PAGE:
Miso Squid (Ika No Misozuke)

Nancy Singleton Hachisu

Preserving the Japanese Way: Traditions of Salting, Fermenting, and Pickling for the Modern Kitchen

"We are fortunate to have a constant supply of very fresh squid in Japan which stands up to the miso in this recipe. Squid is naturally taut and becomes slightly caramelized during the long, slow cooktime. Utterly delectable as a pre-dinner snack or appetizer, this dish is also excellent served cold the following day." —Nancy Singleton Hachisu


  • 5 small fresh squid (about ⅓ pound/150 grams each)
  • ½ teaspoon fine sea salt
  • 1 tablespoon sake
  • 4 tablespoons brown rice or barley miso
  • 1 to 2 small dried red chiles, sliced into fine rings


Position a cutting board immediately to the left of the kitchen sink. Set the bag of squid directly behind the board and a wire-mesh strainer in the sink itself. Remove the squid from the bag and lay them on the board. 

Gently dislodge the inner gastric sacs from the bodies by running your finger around the perimeter of the inside body walls and pull the sac out in one piece. Reserve the sacs and some of the meat for making shiokara, if you like, otherwise discard. Stick your finger inside the body and pull out the plastic-like stick, called the gladius, and set the bodies in the sink to wash. 

Pat the cleaned squid bodies well with a dry dish towel. Drape the squid across a dinner plate and sprinkle all sides with salt. Stash in the fridge for 1 to 2 hours uncovered.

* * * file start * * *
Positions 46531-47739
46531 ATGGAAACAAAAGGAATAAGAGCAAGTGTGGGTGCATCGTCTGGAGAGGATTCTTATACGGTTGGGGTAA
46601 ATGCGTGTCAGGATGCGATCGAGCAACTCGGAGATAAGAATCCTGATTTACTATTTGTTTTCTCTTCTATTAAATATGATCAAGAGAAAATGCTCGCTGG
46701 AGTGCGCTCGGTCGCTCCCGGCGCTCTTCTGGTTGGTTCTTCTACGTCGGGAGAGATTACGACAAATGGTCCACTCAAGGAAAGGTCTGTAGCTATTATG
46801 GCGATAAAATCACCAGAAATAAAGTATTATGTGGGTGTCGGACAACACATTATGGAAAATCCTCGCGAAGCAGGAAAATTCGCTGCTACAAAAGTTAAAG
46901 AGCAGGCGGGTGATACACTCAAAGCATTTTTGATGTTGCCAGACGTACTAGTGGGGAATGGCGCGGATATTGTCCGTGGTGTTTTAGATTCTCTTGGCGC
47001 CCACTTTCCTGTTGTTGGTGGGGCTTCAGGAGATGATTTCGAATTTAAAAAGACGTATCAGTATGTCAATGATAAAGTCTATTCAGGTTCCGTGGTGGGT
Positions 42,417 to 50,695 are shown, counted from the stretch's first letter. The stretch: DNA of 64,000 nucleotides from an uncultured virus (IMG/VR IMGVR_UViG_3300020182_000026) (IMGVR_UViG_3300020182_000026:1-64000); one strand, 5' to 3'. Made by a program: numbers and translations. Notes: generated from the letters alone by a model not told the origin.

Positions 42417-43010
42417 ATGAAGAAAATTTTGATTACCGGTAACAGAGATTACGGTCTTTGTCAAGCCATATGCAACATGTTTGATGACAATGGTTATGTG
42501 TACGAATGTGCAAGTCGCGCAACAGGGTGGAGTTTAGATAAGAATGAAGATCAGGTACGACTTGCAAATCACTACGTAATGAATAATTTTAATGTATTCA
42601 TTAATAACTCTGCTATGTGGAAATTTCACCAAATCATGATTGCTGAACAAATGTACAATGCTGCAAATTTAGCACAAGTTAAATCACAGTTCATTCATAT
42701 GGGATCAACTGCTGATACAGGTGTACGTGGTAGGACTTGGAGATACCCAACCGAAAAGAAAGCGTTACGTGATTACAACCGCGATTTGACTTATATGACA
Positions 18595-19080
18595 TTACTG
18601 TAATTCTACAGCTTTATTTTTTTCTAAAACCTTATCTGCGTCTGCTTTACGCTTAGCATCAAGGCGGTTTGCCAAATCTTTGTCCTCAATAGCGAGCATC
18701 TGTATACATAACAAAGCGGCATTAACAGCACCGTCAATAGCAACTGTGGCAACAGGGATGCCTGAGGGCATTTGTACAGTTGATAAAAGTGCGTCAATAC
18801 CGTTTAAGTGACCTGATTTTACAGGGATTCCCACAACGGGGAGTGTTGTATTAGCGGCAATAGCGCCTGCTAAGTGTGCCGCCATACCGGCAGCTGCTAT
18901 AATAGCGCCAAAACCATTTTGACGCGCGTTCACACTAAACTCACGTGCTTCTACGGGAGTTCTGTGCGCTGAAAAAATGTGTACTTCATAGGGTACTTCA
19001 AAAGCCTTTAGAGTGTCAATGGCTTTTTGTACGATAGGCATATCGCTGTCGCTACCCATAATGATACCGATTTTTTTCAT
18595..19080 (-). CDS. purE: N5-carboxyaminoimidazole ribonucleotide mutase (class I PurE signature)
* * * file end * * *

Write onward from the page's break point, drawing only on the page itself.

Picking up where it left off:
Muddle the sake into the miso and spread over all surfaces of the squid bodies with a small rubber scraper; smooth around the tentacles (still attached at the top) with your fingers. 

Return the squid to the refrigerator for 2 or 3 hours more to achieve a deep, dark taste. Grill slowly over low-ember coals or on a rack set in the third slot from the top of an oven broiler for about 5 minutes on each side. Julienne the caramelized squid and serve.

Variation: The laconic gentleman who hid behind dark glasses at the Wajima air-dried fish place parted with his favorite way to make squid: Marinate the cleaned squid in soy sauce for 30 minutes and grill. Simple. I like to serve it with a squeeze of yuzu or Meyer lemon.

Recipe reprinted from Preserving the Japanese Way: Traditions of Salting, Fermenting, and Pickling for the Modern Kitchen, by Nancy Singleton Hachisu/Andrews McMeel Publishing, LLC.


6 servings